We visited a couple restaurants in Los Angeles on Sunday to celebrate my birthday. I rarely have particular plans of what I'd like to do to celebrate, but I know specifically where and what I'd like to eat. May will be a month full of events. There will be a number of birthdays, mothers day, wedding season for Hugh, a new niece coming any day now and all sorts of things in between. Cooking, amidst all the going out to eat and desserts these days bring, seems less intriguing but it's also the place I get recharged. I like being alone in the kitchen, no music, watching ingredients come together and trying something new. Some of that inspiration comes from visiting fun restaurants, so birthday months always leave me full of ideas.
Both Gjelina and Tasting Kitchen are places we've visited before, but I love the ambiance at both. Most restaurant menus these days seem to give you a pretty extensive list of what is in each dish, boasting the name of the farm that it's produce is from or which variety of this, that or the other the food item is. I care about those details when I'm picking out food to cook at home, but while browsing the Tasting Kitchen's menu, so minimal and vague, I realized how that simplicity spoke a confidence in their dishes - that they didn't need to romanticize them to the guests. In typical LA fashion you can't change or substitute anything, so what is the point in knowing every ingredient anyway? So we got two appetizers: braised leeks + burrata and broccolini + lentils... so unassuming. Both great, but my favorite part were the lentils that had a caramelized sweetness to them and bits of crunchy breadcrumbs. Sweet lentils! A new preparation to me, but Hugh would barely share with me so I was determined to recreate a portion I could savor all to myself. Leeks are naturally sweet, and the braising gives them a silkiness that melts along side the lentils. Such a simple preparation for such a glorious texture. Below is a recipe that mimicks a combination of those appetizers. It would make an excellent light lunch, a side dish for a number of proteins, or a tasty bed for poached or fried eggs.
BRAISED LEEKS + MUSCOVADO LENTILS // Serves 2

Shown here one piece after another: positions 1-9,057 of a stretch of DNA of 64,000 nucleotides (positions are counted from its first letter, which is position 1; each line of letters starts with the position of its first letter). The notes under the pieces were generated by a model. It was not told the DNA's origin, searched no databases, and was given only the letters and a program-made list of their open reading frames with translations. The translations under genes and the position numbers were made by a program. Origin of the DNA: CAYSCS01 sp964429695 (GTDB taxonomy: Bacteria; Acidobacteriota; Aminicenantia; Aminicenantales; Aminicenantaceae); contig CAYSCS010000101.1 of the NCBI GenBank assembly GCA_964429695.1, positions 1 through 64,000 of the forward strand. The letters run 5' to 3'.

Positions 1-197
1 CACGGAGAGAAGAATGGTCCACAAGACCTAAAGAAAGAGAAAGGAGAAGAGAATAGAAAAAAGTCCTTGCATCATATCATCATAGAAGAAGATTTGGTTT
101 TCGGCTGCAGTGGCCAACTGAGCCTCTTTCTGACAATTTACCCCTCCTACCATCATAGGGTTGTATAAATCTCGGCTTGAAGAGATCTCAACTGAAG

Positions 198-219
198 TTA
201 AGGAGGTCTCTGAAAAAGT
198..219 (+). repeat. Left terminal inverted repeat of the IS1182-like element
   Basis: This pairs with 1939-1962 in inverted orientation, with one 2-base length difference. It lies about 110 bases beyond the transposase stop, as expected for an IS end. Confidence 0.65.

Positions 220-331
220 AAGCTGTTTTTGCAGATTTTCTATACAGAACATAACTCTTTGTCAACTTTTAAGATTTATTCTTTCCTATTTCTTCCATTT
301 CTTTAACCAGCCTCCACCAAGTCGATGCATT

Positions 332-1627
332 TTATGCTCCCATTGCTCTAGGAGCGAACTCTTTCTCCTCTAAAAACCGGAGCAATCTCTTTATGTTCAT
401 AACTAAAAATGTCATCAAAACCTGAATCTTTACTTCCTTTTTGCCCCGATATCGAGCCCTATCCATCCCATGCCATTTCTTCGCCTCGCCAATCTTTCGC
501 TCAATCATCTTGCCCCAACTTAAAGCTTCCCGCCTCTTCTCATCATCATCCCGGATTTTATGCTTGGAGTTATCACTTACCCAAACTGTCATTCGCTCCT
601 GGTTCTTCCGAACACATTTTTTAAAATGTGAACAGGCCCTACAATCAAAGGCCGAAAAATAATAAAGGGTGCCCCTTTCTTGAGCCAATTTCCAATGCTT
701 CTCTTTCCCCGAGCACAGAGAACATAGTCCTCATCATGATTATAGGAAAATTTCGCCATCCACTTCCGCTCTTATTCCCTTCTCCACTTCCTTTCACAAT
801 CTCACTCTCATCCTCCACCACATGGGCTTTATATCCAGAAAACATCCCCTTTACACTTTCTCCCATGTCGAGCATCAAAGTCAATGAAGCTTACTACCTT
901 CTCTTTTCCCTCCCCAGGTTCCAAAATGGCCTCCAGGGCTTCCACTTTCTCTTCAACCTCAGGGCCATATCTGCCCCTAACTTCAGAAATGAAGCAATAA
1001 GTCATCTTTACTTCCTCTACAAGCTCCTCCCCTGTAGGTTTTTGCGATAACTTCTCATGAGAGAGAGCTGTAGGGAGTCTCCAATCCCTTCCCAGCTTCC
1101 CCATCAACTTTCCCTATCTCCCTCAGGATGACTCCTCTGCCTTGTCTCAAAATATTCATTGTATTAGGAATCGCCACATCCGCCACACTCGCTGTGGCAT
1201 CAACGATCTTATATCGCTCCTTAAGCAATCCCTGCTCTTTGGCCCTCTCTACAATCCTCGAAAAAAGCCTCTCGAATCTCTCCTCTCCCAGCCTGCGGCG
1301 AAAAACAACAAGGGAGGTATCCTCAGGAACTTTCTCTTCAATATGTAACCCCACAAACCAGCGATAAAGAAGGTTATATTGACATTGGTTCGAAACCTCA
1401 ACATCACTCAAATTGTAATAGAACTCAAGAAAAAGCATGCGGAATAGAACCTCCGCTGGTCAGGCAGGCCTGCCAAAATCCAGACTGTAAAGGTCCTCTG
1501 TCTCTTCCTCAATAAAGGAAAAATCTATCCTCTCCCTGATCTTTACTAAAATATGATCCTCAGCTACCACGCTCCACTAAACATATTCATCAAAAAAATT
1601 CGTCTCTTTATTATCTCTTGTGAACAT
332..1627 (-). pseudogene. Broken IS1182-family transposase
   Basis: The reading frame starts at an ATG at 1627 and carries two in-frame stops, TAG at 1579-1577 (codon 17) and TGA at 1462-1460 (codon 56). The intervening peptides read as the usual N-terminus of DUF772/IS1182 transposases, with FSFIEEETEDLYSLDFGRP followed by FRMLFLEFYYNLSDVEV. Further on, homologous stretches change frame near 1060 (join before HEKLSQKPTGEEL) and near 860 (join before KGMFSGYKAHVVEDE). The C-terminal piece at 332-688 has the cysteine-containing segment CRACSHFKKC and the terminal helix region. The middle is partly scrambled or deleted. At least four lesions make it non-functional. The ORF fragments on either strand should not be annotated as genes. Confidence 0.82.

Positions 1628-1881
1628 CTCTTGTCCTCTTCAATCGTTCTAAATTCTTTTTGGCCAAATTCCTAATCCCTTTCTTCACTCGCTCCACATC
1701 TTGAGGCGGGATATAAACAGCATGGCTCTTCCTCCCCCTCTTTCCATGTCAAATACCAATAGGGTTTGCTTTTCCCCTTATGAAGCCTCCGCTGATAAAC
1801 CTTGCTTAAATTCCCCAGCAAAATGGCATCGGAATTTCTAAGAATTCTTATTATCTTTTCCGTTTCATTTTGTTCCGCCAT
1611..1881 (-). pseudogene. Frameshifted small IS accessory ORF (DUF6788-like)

Inspired by the Tasting Kitchen, Venice Beach with some tips on leek braising from Vegetarian Times
If you're skeptical of the sweetness, start with less muscovado and work up to a point you like it. A light brown sugar will work as well. If cooking these for more people, I would guess you could double or triple the amount of leeks and bake them in a 9x13 pan covered with foil. However, you will likely need less liquid than a direct multiplication. Eyeball it, you want the liquid just more than halfway up the side of the leeks. If you give this a try, let me know how it turns out.
3 large leeks, dark green parts removed
1 Tbsp. unsalted butter
2 tsp. extra virgin olive oil
1 cup low sodium vegetable broth
2 tsp. agave or honey
pinch of salt + pepper
2/3 cup black or green lentils, rinsed
1/2 T. unsalted butter
1 tsp. olive oil
1 Tbsp. muscovado sugar (or light brown sugar)
2 tsp. rice vinegar
1/4 cup fresh toasted breadcrumbs (great tips here)
3 Tbsp. finely chopped parsley
Trim the dark green parts from the top of the leeks, and just enough off the bottom to leave the ends it tact (this holds them together). Halve them lengthwise and remove any dirt.
Heat the butter over medium heat in a large saute pan. Add the leeks, cut side down and cook about 3 minutes until browned. Drizzle the tsp. of olive oil on top, flip them over and cook another two minutes. Add the broth, agave and a generous sprinkle of salt and pepper. Turn the heat to a gentle simmer, partially cover and cook for about 25 minutes until they are buttery soft.
While the leeks are cooking, start your lentils. Put the lentils, about 1 1/4 cups water and a pinch of salt in a pot and bring to a gentle boil. Cook until the lentils are cooked through, adding a bit more water if needed, and cook off any excess water in the end. If the leeks are done by this point, just take them off the heat and leave them covered, they're fine.
Heat the butter and olive oil over medium heat in a frying pan. Add the lentils, sprinkle in the muscovado, rice vinegar, pinch of salt and pepper and saute to coat evenly. Taste and adjust seasonings as needed. Plate the leeks with the lentils on top and garnish with breadcrumbs and parsley. Enjoy warm.